Cost and efficiency become much more important, and at this point, you realize that cloud costs are not well controlled. Assuming your company is above a certain size, your own IT systems can be more efficient and cost-effective than the cloud.

Wang and Casado reckon that most large companies can halve their IT costs by moving workloads out of the cloud. The top 50 public software companies operating in the cloud are losing $100 billion in potential market value by not doing so.

The most widely-publicized example of a company saving money by moving out of the cloud is Dropbox - whose Magic Pocket project essentially enabled it to make use of cheaper in-house storage for its services.

Is FedEx out of step?

It looks to me as if FedEx may be out of step. It opened its first on-premise data center in 2008, the web hype was already in full bloom. Now, just as we're hearing about cloud repatriation, it's committed to shoving everything into the cloud.

In the intervening years, it expanded its data center in 2011, bought land for further expansion, and signed a 10-year deal to use Switch's data centers for much of its IT. It's also committed to Edge data centers at distribution facilities.

At the same time, however, it has been buying cloud services from Oracle Cloud and Microsoft Azure, making it a classic hybrid IT user.

FedEx is very far from being a startup, so on Wang and Casado's analysis, it should be pulling IT back into its own estate and making it work better.

It's not offering new services, and I can't see how the cloud would fundamentally change FedEx. It's a real-world company, handling real-world items (parcels), so once they have the obvious wins of easier tracking and ordering, digitization can't change its services into something new.

Internet comment has been cynical, pointing out that handing all your IT to a third party is a massive hostage to fortune - and attributing Carter's big pronouncement to management fashion.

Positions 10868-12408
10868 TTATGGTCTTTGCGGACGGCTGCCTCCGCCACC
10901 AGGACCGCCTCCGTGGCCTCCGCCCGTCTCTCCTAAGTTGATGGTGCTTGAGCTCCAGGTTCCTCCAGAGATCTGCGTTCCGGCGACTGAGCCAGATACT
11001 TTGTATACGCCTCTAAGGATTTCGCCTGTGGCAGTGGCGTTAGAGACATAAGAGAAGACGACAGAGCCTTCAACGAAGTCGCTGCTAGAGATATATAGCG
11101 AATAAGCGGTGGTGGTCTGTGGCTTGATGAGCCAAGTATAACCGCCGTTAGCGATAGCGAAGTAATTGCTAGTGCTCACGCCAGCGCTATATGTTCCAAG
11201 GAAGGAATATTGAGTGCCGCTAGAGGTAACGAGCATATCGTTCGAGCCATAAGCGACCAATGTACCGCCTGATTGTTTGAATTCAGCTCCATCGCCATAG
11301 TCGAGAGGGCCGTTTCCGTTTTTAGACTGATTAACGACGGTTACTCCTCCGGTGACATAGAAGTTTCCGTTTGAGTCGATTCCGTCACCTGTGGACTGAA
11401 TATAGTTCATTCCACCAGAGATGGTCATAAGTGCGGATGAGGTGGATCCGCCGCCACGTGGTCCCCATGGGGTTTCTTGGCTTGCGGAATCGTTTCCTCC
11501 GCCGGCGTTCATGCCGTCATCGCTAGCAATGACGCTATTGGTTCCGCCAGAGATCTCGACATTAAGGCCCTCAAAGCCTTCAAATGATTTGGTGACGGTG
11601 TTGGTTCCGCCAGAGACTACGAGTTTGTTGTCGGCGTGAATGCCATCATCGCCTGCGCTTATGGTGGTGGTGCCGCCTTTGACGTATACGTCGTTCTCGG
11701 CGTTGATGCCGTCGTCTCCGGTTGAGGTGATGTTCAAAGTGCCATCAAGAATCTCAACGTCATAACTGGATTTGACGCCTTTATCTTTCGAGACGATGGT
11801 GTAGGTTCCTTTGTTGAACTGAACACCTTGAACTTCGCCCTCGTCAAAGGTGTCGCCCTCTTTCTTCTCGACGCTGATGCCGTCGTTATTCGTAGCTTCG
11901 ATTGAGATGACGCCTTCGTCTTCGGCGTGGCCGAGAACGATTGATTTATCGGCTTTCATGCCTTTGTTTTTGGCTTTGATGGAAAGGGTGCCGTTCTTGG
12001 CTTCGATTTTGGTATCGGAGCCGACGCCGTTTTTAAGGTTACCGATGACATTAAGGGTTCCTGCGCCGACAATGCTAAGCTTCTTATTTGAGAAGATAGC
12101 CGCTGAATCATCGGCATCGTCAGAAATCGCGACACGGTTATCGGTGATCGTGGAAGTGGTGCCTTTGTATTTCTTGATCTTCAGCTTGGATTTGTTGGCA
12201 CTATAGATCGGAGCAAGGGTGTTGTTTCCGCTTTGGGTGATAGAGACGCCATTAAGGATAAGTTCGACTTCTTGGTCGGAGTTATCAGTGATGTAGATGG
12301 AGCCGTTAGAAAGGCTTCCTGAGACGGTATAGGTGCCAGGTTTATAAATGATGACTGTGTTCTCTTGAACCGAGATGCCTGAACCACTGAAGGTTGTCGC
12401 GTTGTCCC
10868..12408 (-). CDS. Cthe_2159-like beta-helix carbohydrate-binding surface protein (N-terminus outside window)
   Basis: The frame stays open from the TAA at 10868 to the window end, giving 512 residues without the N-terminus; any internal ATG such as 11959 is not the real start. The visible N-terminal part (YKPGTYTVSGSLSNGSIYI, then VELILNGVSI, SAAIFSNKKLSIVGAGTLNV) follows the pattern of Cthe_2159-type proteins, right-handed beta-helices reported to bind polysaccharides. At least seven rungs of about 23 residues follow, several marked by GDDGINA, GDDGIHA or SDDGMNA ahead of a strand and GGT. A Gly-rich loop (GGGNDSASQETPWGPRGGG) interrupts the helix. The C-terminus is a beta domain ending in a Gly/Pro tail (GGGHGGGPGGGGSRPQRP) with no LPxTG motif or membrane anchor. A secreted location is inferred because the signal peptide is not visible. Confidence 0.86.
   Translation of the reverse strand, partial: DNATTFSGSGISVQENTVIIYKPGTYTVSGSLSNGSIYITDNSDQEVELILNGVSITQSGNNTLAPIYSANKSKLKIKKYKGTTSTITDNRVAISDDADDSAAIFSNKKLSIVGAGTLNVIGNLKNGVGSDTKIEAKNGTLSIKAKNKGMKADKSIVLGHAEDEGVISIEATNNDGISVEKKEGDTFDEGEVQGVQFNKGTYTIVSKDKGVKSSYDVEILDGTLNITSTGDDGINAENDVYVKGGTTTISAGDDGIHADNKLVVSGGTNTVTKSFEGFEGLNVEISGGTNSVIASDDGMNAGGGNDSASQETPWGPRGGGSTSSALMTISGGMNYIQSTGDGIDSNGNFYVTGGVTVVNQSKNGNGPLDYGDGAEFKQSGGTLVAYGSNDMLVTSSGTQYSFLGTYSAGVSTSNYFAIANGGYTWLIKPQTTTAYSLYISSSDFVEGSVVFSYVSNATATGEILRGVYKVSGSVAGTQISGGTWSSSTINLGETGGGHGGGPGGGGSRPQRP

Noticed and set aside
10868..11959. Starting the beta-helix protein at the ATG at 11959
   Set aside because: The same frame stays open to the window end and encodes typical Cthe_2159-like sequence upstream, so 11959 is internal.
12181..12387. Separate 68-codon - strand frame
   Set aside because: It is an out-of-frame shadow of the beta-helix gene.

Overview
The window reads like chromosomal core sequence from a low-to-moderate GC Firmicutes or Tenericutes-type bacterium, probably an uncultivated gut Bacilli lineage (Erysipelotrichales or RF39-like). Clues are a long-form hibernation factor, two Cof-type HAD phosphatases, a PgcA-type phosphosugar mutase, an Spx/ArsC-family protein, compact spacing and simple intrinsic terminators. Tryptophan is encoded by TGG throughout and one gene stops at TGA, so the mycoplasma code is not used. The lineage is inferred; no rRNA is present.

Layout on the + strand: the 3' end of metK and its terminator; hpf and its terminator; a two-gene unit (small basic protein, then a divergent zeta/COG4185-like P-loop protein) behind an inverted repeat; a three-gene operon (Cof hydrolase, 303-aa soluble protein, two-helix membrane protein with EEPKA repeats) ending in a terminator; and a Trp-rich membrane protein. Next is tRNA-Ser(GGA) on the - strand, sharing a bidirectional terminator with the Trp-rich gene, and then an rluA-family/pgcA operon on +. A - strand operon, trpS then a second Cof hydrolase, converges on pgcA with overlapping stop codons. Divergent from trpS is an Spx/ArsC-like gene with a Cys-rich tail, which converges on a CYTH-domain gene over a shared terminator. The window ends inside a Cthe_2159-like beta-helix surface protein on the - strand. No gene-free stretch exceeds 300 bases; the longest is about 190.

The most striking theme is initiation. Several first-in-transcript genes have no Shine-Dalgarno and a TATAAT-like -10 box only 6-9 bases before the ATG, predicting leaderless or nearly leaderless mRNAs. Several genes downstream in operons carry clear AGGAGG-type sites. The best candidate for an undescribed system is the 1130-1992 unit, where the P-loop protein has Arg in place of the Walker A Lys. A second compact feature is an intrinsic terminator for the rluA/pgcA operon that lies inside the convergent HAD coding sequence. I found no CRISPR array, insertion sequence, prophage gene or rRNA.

"Ultimately companies that abdicate their informatics operations like this will give their profits to their data-center operators, who will be empowered to charge them whatever price they want," warned a commentator on Hacker News. "Because what's their BATNA [best alternative to a negotiated agreement]? Migrating from Azure to AWS when Microsoft doesn't want to let them?"

Managers need to have a big project they can put their name on, and "moving to the cloud" is an ideal one because (depending on how you measure it) it's easy to show savings in the early years. As it gets into the long grass, it's still possible to argue it's working, but it becomes harder to justify in detail. By the time everyone agrees a change is needed, the model is so embedded it will be hard to make that change.

"Without a doubt, a future generation of executives will revisit and reverse the decision to rent all information infrastructure, but that will likely be many, many years down the road," says another Hacker News commenter. "In the meantime, the current generation of executives who made this decision will look very smart for saving the company lots of money for a good number of years. And they stand to benefit personally from it. They're doing the rational thing!"

For FedEx as a whole, a similar argument could make this look rational.

Remember when JPMorgan announced it wasn't moving to the cloud but was continuing to invest in in-house IT? CEO Jamie Dimon explained that spending $2 billion on in-house IT made sense, but the company was savaged by investment analysts.

With this announcement, FedEx is associating itself with a widely believed story of "progress."

It probably won't hurt the share price.